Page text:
Books, How's This Book?

The Burnout Generation: True Horror (How’s This Book?)

Well, it’s Halloween tomorrow. Personally, I’m not all that into it (or holidays in general). But I figured I may as well talk about something scary! Gotta get those holiday related clicks, after all! And I have just the right thing to talk about!

Burnout! With a side of millenials!

The Burnout Generation is… meh. It isn’t a terrible book, especially since it’s only about two hours long. But it isn’t especially interesting or memorable! I’ve listened to it twice now for the sake of this review, and I still struggle to recall what it went over! It’s boring and witless. Which is a shame, because burnout is absolutely something that should be discussed!

The premise of this audio-documentary is simple. Author Anne Helen Petersen interviews several individuals who have suffered from burnout. She asks what caused their burnout and how they deal with it. By doing so, the book aims to increase awareness of burnout, what causes it, and how it can be fixed.

It doesn’t present any conclusive answers or solutions to the problem, as there really isn’t one. This book is purely informational. Unfortunately, it isn’t a very interesting or clever informational book.

Petersen isn’t exactly a wizard with the English language. She gets the job done, but nothing she says has much wit or charm to it. For example, she says the following as an in-between of one of her interviews:

She is what I like to call ‘good at school’.

So… studious? Intelligent? Well-learned? Talented? You have no shortage of words to work with!

To be fair: the interviewees aren’t bad. Granted, it isn’t their job to inform the audience in an intelligent and interesting manner. All they had to do was tell their stories and answer some questions. And they did that just fine.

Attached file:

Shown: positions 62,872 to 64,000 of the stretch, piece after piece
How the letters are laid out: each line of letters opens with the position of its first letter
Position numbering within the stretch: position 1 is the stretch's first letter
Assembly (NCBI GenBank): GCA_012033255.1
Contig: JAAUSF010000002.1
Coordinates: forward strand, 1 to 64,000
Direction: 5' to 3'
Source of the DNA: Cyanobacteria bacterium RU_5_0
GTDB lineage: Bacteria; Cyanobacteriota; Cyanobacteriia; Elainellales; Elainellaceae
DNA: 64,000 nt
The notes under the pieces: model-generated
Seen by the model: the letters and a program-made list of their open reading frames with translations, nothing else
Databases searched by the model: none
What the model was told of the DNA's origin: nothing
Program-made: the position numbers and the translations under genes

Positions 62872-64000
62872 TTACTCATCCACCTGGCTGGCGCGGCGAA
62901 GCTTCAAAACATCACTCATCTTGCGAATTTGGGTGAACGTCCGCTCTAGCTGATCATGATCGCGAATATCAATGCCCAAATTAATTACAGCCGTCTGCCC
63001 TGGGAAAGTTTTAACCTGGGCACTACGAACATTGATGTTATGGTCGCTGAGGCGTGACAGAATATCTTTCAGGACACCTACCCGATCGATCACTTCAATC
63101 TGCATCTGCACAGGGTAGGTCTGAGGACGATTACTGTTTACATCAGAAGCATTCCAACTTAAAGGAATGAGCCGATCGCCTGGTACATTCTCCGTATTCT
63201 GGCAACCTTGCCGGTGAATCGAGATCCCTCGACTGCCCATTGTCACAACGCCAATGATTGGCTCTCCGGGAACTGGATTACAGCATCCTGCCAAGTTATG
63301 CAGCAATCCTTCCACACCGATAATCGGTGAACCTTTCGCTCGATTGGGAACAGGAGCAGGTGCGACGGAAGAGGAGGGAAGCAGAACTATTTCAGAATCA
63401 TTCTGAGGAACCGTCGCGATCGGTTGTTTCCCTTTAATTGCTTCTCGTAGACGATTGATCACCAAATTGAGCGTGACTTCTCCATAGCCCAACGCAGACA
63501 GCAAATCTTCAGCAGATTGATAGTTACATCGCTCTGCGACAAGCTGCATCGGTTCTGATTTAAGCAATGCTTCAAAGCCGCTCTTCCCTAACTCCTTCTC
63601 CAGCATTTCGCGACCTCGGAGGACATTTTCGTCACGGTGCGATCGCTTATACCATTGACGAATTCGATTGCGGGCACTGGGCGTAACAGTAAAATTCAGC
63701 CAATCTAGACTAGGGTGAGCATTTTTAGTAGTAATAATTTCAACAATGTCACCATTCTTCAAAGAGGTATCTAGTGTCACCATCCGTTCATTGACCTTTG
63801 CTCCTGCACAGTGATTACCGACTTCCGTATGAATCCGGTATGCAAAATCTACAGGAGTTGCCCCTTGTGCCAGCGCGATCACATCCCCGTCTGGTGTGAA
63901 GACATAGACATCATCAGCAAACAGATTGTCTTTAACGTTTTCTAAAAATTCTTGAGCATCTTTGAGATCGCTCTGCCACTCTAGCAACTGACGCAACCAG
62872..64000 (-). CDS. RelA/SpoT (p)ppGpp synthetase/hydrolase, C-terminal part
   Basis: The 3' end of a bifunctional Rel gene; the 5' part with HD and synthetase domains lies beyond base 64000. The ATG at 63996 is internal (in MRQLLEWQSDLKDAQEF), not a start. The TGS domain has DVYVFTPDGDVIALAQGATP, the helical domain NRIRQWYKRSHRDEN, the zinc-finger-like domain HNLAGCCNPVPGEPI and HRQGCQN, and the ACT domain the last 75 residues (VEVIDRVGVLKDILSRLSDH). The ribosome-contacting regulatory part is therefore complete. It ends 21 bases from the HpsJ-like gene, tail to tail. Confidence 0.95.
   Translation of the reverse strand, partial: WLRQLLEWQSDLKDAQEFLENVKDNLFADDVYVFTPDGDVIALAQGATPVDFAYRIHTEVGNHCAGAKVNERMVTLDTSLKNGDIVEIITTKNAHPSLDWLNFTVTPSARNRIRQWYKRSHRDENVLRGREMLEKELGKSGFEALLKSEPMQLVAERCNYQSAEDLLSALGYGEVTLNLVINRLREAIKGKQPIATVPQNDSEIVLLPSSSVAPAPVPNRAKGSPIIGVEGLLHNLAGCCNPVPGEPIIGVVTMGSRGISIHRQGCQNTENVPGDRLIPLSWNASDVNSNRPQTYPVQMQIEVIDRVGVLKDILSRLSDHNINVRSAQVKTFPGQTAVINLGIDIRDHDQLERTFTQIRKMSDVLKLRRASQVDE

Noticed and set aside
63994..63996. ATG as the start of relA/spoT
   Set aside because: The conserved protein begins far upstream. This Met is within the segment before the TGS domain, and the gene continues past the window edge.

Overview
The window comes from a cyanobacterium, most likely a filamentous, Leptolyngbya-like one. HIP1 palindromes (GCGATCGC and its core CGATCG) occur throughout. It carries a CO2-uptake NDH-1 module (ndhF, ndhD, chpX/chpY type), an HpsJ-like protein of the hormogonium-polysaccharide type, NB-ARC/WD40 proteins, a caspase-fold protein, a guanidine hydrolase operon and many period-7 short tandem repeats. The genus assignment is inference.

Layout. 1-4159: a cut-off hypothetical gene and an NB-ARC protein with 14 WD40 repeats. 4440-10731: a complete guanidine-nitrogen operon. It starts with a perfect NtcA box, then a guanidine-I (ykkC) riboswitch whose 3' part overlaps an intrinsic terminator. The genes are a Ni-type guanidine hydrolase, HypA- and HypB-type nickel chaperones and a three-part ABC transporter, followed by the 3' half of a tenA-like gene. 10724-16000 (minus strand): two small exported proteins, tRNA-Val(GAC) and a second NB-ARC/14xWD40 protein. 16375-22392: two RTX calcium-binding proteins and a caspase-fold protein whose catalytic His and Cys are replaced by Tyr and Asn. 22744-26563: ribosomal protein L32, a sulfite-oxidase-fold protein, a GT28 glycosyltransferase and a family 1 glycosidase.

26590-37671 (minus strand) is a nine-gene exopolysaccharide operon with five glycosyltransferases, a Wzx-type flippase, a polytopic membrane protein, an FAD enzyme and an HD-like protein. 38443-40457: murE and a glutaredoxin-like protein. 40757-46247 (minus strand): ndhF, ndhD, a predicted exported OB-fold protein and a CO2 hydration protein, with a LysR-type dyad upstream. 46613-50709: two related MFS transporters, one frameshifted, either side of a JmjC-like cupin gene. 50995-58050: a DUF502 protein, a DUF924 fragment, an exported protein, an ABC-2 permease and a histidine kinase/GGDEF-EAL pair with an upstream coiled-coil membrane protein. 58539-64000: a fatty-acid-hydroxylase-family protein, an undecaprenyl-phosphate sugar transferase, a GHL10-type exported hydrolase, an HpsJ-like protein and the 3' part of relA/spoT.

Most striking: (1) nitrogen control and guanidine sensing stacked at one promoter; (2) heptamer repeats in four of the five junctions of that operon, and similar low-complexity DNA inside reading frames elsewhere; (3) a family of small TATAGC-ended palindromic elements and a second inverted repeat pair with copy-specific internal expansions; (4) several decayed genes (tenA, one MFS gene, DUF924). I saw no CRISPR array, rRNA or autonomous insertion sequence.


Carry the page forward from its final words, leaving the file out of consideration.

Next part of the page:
Each of them discuss one different cause for burnout. Be they student loan debts, overwork, lack of power in the workplace, everyone has their own reason. All of which are really relatable, hitting really close to home for people who are burnt out themselves. It can be very relieving to know that you aren’t the only one with these problems.

Unfortunately, there was never anything in this book that really grabbed me. Each interview felt exactly the same. It was witless and dull, presenting the information like a textbook rather than an interesting lesson. Listening through it was a tedious, draining slog.

Ironic, is it not?

I can’t say I’d recommend The Burnout Generation. It is informative, yes, but it is far from interesting. Which is a damn shame, considering how important this topic is to the modern climate. But you’d be better of listening to something more interesting if you’re in a learning mood.

To be fair: I shouldn’t expect much from a writer on Buzzfeed.

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